Johnson & Johnson Is Ceasing Production of Skin-Care Products Used for Skin Lightening in Asia and Middle East
The company behind Johnson's, Neutrogena, Clean & Clear and others has just vowed to stop selling two skin care products for skin lightening overseas. On June 19, following the recent Black Lives Matter uprising, Johnson & Johnson announced that it would discontinue production of two different lines from Asian and Middle Eastern markets that were used for skin lightening lines.
The specific collections are Neutrogenas Fine Fairness, which was available in Asia and the Middle East, and Clean & Clear's Clear Fairness, which was exclusively available in India. According to a company representative, neither of these two product lines is sold in the United States and makes up "a very small part of our global skin health product portfolio".
Although the products were labeled and marketed as dark spot reducers, some users were known for their skin lightening properties. Because the use of skin lightening products (regardless of whether it's skin whitening or otherwise) can mean that darker skin tones are inherently bad, the company ceases production for both collections.
"Conversations over the past few weeks have shown that some product names or claims about our Neutrogena Dark Spot Reduction and Clean & Clear Fairness or White products are as good as your own unique skin tone," the company explains. "It was never our intention - healthy skin is beautiful skin."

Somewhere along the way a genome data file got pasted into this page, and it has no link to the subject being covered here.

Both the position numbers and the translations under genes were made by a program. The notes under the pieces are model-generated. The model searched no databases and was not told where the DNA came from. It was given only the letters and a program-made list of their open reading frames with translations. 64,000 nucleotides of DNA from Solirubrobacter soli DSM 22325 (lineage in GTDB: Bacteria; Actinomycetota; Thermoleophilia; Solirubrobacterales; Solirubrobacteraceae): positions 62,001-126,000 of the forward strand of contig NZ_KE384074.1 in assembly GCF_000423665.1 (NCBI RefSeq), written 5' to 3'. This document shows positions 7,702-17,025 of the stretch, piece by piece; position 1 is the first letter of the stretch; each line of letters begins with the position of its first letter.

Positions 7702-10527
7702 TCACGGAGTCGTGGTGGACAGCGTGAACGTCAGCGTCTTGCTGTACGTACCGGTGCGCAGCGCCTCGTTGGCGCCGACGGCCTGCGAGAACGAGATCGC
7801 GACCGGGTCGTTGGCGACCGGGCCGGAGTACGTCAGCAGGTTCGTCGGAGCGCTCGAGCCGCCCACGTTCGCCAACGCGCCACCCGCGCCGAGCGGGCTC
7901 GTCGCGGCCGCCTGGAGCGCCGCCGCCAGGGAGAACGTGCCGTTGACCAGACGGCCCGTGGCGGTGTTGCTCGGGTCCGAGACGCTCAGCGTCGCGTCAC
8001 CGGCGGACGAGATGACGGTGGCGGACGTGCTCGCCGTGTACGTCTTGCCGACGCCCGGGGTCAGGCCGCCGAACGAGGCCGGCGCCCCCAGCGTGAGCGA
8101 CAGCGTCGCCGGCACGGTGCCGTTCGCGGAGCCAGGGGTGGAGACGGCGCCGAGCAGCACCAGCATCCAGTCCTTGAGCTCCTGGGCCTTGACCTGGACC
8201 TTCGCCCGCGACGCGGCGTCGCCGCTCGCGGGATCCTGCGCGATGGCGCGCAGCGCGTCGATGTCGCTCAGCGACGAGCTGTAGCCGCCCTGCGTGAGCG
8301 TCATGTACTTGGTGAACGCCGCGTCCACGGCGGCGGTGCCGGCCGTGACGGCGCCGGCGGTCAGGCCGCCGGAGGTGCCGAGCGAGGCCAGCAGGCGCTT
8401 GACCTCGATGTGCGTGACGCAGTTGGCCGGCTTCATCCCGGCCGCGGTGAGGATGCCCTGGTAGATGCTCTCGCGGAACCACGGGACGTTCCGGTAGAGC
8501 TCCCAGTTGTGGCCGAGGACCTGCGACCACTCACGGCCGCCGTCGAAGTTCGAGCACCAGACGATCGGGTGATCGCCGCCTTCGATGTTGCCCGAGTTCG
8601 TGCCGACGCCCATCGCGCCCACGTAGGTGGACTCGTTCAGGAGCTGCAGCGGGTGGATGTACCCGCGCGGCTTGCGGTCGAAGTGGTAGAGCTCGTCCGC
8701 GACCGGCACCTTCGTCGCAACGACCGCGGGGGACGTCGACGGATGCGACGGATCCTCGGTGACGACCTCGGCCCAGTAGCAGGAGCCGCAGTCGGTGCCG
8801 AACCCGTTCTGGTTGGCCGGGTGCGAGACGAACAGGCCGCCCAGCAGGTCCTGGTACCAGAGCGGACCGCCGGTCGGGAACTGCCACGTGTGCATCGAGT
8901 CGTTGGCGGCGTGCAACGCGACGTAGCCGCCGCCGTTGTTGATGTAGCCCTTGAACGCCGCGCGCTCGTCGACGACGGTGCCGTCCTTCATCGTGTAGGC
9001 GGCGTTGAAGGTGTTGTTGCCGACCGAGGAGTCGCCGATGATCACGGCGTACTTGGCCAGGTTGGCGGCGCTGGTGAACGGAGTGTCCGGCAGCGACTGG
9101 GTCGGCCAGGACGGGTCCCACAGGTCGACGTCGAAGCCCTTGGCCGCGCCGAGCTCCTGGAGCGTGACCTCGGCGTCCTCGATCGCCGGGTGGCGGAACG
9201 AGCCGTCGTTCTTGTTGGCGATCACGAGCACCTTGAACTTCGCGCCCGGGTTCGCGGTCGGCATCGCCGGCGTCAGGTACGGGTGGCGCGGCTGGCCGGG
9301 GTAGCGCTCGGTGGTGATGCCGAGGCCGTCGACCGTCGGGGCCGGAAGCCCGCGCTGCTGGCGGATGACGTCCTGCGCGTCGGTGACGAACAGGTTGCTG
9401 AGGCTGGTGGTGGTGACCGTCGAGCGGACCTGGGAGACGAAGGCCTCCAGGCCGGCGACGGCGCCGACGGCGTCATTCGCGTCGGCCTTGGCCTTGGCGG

Johnson & Johnson claims to update its websites to remove all purchase links for these two product lines. In the meantime, the inventory remains for a short time. "For a short time, products may still appear on a limited number of shelves in the store while inventory is in progress," said a company representative. "We will no longer produce or ship the product line."
More about the skin:
Together with Walmart, CVS and Walgreens open up "multicultural" beauty products in their stores
A guide for black girls to protect their hair and skin from the sun
6 Black entrepreneurs are considering how brands can get diversity right
Now see how skin care has developed over the past 100 years:
Watch now: Allure Video.
Don't forget to follow Allure on Instagram and Twitter.
Originally released on Allure
Mention your own website in this post for Advertisement
NBA rumors: Kings' Marvin Bagley, Nemanja Bjelica drawing trade interest
All About Jason Sudeikis' New Flame Keeley Hazell: From Modeling to Starring in Horrible Bosses 2
Rooks is tired of the LeBron vs. Jordan GOAT debate
What do Republican voters think of Biden’s $1.9 trillion COVID-19 relief bill? Their views may surprise you
USMNT player Paul Arriola apologizes after offensive tweets resurface
What China's Big Tech CEOs propose at the annual parliament meeting